Councillor disappointed as BioPark appeal confirmed
Matthew Smith, Local Democracy Reporter
- Credit: Russ Platt
A Welwyn Garden City councillor has urged the council to defend its refusal of a nine-storey tower block, after the developer confirmed it would be appealing the decision.
Earlier this month, around 200 residents protested ahead of a decision to refuse planning permission to build 289 homes on the former BioPark site in Broadwater Road.
The flats would have been built in six blocks ranging from two to nine storeys high alongside nine townhouses, raising concerns about the impact on the town’s Garden City ideals and the risk of overdevelopment of the area.
On September 9, Welwyn Hatfield Borough Council’s Development Management Committee turned down the Broadwater Garden plans, saying that the scheme did not meet local housing need, highlighted a lack of car parking, and said the design would not complement the area.
Members were warned of the potential of the appeal, but a majority of seven voted to refuse the application.
Two weeks on from the meeting applicants HG Group confirmed to the Local Democracy Reporting Service that they will appeal “imminently”.
Developers and agents have six months to appeal a planning decision, if they disagree with a local authority’s decision.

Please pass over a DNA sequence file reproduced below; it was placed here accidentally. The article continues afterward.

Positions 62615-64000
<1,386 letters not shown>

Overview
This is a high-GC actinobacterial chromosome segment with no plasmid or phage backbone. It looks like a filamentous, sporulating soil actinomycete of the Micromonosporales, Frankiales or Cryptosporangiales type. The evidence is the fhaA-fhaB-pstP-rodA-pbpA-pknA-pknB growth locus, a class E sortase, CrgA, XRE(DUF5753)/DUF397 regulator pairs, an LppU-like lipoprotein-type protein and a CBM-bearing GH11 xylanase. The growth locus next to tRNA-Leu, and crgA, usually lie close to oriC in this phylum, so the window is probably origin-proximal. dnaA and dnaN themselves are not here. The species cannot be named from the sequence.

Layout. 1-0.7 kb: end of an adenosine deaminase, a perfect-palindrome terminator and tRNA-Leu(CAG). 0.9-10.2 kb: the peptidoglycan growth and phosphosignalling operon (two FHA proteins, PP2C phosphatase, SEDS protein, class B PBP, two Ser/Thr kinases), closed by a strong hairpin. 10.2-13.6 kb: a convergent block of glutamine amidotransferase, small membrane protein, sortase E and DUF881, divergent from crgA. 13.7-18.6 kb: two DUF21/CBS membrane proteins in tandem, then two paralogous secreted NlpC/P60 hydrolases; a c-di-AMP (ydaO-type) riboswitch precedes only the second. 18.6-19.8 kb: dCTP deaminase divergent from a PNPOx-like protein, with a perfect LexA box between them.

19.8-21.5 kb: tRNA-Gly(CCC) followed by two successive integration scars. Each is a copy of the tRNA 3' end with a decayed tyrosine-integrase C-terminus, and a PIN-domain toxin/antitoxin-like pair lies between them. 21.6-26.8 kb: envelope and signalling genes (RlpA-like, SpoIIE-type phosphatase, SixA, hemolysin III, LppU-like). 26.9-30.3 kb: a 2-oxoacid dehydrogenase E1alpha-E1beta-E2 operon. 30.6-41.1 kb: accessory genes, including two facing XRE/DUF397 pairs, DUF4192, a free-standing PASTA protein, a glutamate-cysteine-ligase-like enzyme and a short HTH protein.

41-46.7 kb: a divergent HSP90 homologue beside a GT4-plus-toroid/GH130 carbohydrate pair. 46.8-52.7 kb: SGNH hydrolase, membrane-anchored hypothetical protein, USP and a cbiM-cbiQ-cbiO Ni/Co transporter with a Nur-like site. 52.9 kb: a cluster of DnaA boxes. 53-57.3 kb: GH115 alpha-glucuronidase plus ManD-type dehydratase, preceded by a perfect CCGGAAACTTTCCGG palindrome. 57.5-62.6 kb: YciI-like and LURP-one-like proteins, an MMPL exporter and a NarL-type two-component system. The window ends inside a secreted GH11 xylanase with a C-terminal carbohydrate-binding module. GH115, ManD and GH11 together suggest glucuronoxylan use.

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The Planning Inspectorate will then decide whether written representation, informal hearings or a public inquiry is necessary to determine an appeal.
In a statement they said: “A spokesman for the HG Group expressed their disappointment with the decision and that an appeal will be lodged imminently.”
Councillor Russ Platt, who represents the Peartree ward which houses the site, urged all relevant parties to discuss the best way forward but said the council should defend any appeal.
He added that he believed the developer could build “a truly special development” in the area.
Cllr Platt said: “I will be disappointed if the Biopark developer makes an appeal, as I feel that the grounds for refusal were robust, and clearly demonstrated that planning policies had not been adhered to.
“The council must defend their policies and the DMC decision, and I hope they will do so with vigour. If they do this, the town will be fully behind them and that will be great to see.
“My preference moving forward would be for the developer, WelHat planning, ward councillors and residents to sit down and discuss what could work on the site."